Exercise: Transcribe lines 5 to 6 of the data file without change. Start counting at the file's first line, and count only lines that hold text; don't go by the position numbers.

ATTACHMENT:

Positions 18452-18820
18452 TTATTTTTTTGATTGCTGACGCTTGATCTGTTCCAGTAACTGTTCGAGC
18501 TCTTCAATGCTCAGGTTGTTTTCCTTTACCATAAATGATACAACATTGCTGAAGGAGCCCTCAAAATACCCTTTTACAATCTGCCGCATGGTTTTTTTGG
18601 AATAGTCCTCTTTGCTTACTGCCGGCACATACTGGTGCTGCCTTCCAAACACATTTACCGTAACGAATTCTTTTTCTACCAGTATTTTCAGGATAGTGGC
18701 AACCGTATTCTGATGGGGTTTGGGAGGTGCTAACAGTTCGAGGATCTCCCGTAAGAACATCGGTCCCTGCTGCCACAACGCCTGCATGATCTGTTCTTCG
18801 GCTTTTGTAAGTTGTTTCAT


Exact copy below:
18701 AACCGTATTCTGATGGGGTTTGGGAGGTGCTAACAGTTCGAGGATCTCCCGTAAGAACATCGGTCCCTGCTGCCACAACGCCTGCATGATCTGTTCTTCG
18801 GCTTTTGTAAGTTGTTTCAT